• Computing device 2600 includes a processor 2602, memory 2604, a storage device 2606, a high-speed interface 2608 connecting to memory 2604 and high-speed expansion ports 2610, and a low speed interface 2612 connecting to low speed bus 2614 and storage device 2606. Each of the components 2602, 2604, 2606, 2608, 2610, and 2612, are interconnected using various busses, and may be mounted on a common motherboard or in other manners as appropriate. The processor 2602 can process instructions for execution within the computing device 2600, including instructions stored in the memory 2604 or on the storage device 2606 to display graphical information for a GUI on an external input/output device, such as display 2616 coupled to high speed interface 2608. In other implementations, multiple processors and/or multiple buses may be used, as appropriate, along with multiple memories and types of memory. Also, multiple computing devices 2600 may be connected, with each device providing portions of the necessary operations (e.g., as a server bank, a group of blade servers, or a multi-processor system).
  • The memory 2604 stores information within the computing device 2600. In one implementation, the memory 2604 is a volatile memory unit or units. In another implementation, the memory 2604 is a non-volatile memory unit or units. The memory 2604 may also be another form of computer-readable medium, such as a magnetic or optical disk.
  • The storage device 2606 is capable of providing mass storage for the computing device 2600. In one implementation, the storage device 2606 may be or contain a computer-readable medium, such as a floppy disk device, a hard disk device, an optical disk device, or a tape device, a flash memory or other similar solid state memory device, or an array of devices, including devices in a storage area network or other configurations. A computer program product can be tangibly embodied in an information carrier. The computer program product may also contain instructions that, when executed, perform one or more methods, such as those described above. The information carrier is a computer- or machine-readable medium, such as the memory 2604, the storage device 2606, or memory on processor 2602.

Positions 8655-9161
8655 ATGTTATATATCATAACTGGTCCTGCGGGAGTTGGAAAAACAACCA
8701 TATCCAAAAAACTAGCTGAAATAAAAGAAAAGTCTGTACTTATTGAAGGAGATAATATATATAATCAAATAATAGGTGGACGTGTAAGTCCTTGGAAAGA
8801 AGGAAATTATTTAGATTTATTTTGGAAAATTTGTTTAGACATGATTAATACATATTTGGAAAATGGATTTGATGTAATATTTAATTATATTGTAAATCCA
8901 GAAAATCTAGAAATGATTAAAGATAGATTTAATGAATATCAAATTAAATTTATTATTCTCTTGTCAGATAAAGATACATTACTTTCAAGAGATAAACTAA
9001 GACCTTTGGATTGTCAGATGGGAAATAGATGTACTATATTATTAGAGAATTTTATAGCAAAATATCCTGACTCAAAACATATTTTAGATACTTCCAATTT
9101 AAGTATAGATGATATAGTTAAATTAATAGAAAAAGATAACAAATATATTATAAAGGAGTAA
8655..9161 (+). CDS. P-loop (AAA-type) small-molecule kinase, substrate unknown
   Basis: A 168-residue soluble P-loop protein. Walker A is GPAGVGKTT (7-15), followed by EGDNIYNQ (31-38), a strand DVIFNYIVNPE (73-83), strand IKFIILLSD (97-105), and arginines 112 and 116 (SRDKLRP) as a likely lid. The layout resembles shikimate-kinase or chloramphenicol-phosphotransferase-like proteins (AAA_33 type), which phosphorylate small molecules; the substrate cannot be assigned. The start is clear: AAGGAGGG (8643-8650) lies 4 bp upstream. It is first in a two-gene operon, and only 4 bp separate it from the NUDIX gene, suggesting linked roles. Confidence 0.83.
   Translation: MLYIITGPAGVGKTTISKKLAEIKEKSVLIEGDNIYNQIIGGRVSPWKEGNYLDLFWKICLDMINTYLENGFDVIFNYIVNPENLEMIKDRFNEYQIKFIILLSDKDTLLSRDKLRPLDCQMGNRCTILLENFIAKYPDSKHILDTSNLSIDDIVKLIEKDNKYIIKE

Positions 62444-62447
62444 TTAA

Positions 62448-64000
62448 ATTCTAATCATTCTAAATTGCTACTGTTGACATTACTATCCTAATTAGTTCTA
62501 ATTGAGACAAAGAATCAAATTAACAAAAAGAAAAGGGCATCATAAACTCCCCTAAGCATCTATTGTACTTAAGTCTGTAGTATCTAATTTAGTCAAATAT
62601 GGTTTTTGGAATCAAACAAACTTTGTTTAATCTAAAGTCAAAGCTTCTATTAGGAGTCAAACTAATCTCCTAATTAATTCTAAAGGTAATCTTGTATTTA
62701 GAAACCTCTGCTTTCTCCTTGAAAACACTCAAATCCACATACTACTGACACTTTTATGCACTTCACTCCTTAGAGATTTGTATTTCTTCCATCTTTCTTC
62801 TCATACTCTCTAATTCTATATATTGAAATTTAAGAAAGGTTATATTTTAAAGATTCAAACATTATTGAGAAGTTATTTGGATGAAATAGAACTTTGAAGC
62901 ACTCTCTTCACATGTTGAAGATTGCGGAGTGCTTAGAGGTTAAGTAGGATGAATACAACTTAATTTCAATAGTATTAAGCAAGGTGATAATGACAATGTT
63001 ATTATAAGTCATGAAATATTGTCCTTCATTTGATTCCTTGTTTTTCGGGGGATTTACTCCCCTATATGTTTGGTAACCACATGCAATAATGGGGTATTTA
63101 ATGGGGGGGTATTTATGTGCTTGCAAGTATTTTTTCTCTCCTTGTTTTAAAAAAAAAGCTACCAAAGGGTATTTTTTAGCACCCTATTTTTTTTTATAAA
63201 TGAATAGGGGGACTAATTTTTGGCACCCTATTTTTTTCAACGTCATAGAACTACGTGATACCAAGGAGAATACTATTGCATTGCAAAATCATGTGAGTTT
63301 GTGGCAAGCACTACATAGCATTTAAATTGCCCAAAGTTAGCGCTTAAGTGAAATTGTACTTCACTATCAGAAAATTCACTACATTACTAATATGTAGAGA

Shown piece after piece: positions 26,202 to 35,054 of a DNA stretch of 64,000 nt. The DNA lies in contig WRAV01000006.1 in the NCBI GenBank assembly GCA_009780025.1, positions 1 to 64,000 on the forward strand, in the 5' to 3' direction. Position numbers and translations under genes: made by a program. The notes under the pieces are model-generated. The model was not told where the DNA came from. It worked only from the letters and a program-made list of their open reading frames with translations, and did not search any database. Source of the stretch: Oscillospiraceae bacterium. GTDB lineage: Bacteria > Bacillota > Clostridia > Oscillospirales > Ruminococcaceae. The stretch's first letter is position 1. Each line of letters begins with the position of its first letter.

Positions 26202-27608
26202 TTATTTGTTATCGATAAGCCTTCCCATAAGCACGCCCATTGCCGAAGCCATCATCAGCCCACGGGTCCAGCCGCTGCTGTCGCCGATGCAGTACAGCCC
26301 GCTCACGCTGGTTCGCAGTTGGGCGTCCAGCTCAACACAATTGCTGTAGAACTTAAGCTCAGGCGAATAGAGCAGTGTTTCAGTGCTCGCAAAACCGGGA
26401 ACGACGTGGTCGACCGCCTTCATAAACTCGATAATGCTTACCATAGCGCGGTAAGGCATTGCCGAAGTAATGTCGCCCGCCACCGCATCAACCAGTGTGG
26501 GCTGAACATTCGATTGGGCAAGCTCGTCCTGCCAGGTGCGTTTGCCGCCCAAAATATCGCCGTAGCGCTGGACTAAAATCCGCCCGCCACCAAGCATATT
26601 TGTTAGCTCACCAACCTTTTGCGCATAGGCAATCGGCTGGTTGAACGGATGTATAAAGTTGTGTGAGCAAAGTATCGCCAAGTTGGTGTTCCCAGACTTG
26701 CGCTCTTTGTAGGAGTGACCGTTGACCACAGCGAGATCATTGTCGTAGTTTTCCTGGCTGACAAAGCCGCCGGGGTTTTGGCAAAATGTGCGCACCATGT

• The high speed controller 2608 manages bandwidth-intensive operations for the computing device 2600, while the low speed controller 2612 manages lower bandwidth-intensive operations. Such allocation of functions is exemplary only. In one implementation, the high-speed controller 2608 is coupled to memory 2604, display 2616 (e.g., through a graphics processor or accelerator), and to high-speed expansion ports 2610, which may accept various expansion cards (not shown). In the implementation, low-speed controller 2612 is coupled to storage device 2606 and low-speed expansion port 2614. The low-speed expansion port, which may include various communication ports (e.g., USB, Bluetooth, Ethernet, wireless Ethernet) may be coupled to one or more input/output devices, such as a keyboard, a pointing device, a scanner, or a networking device such as a switch or router, e.g., through a network adapter.